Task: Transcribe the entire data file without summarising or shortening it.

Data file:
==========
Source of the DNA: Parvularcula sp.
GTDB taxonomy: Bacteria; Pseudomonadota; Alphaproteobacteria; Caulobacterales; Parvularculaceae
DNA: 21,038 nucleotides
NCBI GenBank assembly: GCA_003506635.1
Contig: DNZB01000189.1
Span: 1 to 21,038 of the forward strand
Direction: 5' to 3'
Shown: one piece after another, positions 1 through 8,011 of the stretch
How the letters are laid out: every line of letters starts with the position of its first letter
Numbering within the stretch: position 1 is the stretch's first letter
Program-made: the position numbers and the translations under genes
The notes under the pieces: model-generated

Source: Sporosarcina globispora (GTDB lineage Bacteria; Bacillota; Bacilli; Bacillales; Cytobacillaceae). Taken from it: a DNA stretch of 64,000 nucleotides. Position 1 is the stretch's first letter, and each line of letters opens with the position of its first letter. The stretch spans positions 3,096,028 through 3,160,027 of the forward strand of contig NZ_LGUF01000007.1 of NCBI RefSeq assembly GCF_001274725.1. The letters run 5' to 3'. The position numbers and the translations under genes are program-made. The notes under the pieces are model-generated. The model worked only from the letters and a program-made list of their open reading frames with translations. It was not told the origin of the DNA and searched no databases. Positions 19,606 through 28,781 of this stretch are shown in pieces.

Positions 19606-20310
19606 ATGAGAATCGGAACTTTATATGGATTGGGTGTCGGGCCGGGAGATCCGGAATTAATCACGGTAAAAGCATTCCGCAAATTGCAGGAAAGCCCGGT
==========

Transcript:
Source of the DNA: Parvularcula sp.
GTDB taxonomy: Bacteria; Pseudomonadota; Alphaproteobacteria; Caulobacterales; Parvularculaceae
DNA: 21,038 nucleotides
NCBI GenBank assembly: GCA_003506635.1
Contig: DNZB01000189.1
Span: 1 to 21,038 of the forward strand
Direction: 5' to 3'
Shown: one piece after another, positions 1 through 8,011 of the stretch
How the letters are laid out: every line of letters starts with the position of its first letter
Numbering within the stretch: position 1 is the stretch's first letter
Program-made: the position numbers and the translations under genes
The notes under the pieces: model-generated

Source: Sporosarcina globispora (GTDB lineage Bacteria; Bacillota; Bacilli; Bacillales; Cytobacillaceae). Taken from it: a DNA stretch of 64,000 nucleotides. Position 1 is the stretch's first letter, and each line of letters opens with the position of its first letter. The stretch spans positions 3,096,028 through 3,160,027 of the forward strand of contig NZ_LGUF01000007.1 of NCBI RefSeq assembly GCF_001274725.1. The letters run 5' to 3'. The position numbers and the translations under genes are program-made. The notes under the pieces are model-generated. The model worked only from the letters and a program-made list of their open reading frames with translations. It was not told the origin of the DNA and searched no databases. Positions 19,606 through 28,781 of this stretch are shown in pieces.

Positions 19606-20310
19606 ATGAGAATCGGAACTTTATATGGATTGGGTGTCGGGCCGGGAGATCCGGAATTAATCACGGTAAAAGCATTCCGCAAATTGCAGGAAAGCCCGGT